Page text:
Two blogs in one for your pleasure in this edition. When playing a game of cards, a common saying is that you are stuck playing the cards you are dealt. The saying comes from card games where chance is the predominant factor and where even a brilliant mind cannot overcome a given poor hand. When the cards are shuffled well and dealt, there is no telling how good or bad one’s hand will be for a specific game. You must play the cards you are dealt.
In life, as in a game of cards, there is no telling what hand we are dealt. We have little control over when or where or to whom we are born. For many years in our early life, we have little control over our upbringing or surroundings. Without a question, because of evolutionary forces of nature and nurture, every one of us do what we can to reach our best potential within the confines of the hand we are dealt. This is not to say that we are not responsible for our actions as adults. But for years before we become adults, we are children simply playing the hand we are dealt.
What’s a beaver got to do with all this? One fine morning a note was left at a front door in a small town. The note asked about the beaver found in the yard behind: Is that your beaver? Finding the note, the resident sprung to action. Here’s her story: “Our yard is completely fenced in, but he had pushed under at one point. All morning he just stayed in the same spot. He would move his head and back foot now and then. I was afraid he was dying.” After researching and making multiple phone calls on what to do with a wild animal like a beaver, she continues: “I was so lucky to find a rehabilitator. The first two contacts suggested euthanasia and removal! Also, turns out he wouldn’t have survived if he was just relocated to water. He needed to grow up more, so he’s going to a rescue place for a year, then he’ll be released. Happy ending!”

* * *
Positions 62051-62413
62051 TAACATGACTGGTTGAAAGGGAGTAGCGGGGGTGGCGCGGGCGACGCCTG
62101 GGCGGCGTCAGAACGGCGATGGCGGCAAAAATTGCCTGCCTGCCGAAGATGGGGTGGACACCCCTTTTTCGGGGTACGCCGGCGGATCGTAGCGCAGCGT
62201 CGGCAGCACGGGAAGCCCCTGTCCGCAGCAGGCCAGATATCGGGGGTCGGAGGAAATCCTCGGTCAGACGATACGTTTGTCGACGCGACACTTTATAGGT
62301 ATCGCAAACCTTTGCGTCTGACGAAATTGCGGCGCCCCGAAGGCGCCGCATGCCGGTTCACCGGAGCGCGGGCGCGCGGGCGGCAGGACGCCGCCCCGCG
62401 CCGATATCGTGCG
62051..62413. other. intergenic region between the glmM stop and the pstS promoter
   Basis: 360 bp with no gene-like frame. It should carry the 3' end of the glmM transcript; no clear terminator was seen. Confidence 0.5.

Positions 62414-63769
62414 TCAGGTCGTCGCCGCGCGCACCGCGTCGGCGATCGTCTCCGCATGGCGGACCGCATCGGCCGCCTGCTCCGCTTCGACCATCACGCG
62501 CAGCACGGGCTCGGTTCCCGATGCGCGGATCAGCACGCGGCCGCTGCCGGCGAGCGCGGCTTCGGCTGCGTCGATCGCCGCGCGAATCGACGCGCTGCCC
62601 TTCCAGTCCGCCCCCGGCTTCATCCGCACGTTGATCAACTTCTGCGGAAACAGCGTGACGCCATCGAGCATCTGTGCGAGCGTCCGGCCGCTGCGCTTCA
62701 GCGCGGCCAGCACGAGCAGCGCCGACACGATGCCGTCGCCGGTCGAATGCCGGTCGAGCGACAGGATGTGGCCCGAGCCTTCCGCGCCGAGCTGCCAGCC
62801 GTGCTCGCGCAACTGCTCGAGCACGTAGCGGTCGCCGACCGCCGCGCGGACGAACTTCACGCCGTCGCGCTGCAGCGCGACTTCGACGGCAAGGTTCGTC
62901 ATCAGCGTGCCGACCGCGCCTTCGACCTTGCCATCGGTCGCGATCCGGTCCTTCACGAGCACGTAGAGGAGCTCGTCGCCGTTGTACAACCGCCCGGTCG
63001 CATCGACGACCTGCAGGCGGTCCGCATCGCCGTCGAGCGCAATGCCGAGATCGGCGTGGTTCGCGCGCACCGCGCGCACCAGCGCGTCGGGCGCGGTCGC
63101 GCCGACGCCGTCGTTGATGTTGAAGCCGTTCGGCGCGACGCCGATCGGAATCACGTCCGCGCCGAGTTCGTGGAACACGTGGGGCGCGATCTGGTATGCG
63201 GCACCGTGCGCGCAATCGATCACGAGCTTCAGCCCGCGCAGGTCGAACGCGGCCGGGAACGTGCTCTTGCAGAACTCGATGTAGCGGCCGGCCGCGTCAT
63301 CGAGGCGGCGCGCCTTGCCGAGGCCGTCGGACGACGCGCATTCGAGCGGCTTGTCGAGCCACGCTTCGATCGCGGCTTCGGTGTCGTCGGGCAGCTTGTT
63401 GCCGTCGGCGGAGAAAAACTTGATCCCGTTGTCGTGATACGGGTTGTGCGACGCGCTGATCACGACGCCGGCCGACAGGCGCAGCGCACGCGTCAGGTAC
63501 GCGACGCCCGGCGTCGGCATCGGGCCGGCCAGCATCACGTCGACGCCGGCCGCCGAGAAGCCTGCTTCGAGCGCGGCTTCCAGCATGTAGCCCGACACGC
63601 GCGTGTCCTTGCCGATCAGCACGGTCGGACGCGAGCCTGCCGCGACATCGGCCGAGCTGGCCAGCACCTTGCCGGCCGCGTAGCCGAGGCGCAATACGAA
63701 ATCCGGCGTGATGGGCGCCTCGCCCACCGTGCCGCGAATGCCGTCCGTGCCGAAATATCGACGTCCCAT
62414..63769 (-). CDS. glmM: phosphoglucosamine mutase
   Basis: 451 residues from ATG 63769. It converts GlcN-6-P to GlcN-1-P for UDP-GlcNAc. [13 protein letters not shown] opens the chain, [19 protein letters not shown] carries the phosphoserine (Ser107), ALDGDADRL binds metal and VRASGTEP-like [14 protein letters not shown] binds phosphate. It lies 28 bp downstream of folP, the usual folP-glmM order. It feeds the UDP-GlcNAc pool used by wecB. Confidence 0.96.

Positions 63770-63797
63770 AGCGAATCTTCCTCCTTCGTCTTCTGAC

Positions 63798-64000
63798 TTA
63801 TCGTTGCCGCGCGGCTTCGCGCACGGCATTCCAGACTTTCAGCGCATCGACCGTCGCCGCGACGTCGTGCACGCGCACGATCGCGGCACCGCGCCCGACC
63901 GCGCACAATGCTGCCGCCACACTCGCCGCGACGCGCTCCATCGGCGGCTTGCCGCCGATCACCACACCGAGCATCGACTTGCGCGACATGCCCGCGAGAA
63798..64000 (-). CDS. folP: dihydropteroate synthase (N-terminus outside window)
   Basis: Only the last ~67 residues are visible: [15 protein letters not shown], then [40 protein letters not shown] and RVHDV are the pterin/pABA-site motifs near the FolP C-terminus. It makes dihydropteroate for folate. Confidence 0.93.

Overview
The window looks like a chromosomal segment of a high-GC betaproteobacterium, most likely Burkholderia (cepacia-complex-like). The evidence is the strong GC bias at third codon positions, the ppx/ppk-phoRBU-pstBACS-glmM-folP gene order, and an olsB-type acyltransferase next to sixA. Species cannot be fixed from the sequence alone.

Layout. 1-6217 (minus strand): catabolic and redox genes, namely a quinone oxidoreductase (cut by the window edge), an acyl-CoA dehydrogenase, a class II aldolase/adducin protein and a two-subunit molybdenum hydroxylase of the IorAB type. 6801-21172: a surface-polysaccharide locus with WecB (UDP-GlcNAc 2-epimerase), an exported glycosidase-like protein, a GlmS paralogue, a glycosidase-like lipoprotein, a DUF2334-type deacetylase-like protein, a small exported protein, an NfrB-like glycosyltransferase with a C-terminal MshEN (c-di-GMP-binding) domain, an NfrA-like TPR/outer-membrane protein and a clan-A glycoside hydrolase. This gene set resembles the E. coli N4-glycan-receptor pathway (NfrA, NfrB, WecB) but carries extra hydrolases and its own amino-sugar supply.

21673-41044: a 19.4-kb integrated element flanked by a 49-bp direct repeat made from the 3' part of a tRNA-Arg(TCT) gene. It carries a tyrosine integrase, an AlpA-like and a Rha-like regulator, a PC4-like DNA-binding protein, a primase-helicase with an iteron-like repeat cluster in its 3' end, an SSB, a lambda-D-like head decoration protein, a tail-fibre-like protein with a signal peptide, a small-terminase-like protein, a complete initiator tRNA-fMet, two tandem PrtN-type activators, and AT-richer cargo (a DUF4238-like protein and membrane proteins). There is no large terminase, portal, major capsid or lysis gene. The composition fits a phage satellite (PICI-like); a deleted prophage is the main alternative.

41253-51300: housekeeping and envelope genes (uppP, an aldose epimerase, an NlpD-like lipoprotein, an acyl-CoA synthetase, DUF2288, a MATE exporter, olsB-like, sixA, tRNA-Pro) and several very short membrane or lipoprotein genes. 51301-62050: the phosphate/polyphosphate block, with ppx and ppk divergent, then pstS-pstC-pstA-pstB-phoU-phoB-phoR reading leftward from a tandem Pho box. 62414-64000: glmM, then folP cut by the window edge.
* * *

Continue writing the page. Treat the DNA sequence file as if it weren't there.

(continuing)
Here is a link to a video of beaver rescue. The beaver is an adolescent — a mere two years old — who is curious and old enough to get in trouble but not mature enough to survive independently. Not unlike children. The beaver could have been hurt by road traffic getting to the yard. The resident may not have known or cared about what to do with a beaver. Worse, they could have euthanized the poor beaver! The hand he was dealt could have led him to anything but a happy ending. Perhaps, still not as happy as being reunited with his family but a lucky break, nonetheless.
Such is life. It is easy to judge less fortunate others without realizing the hand they were dealt, while ignoring our own lucky breaks. Those less fortunate don’t need our pity. All they need from us is a mere understanding, a mere acknowledgment of the hand they were dealt, and that will go a long way as we strive to make this a better world for all of us — people and animals. Happy caring and sharing!
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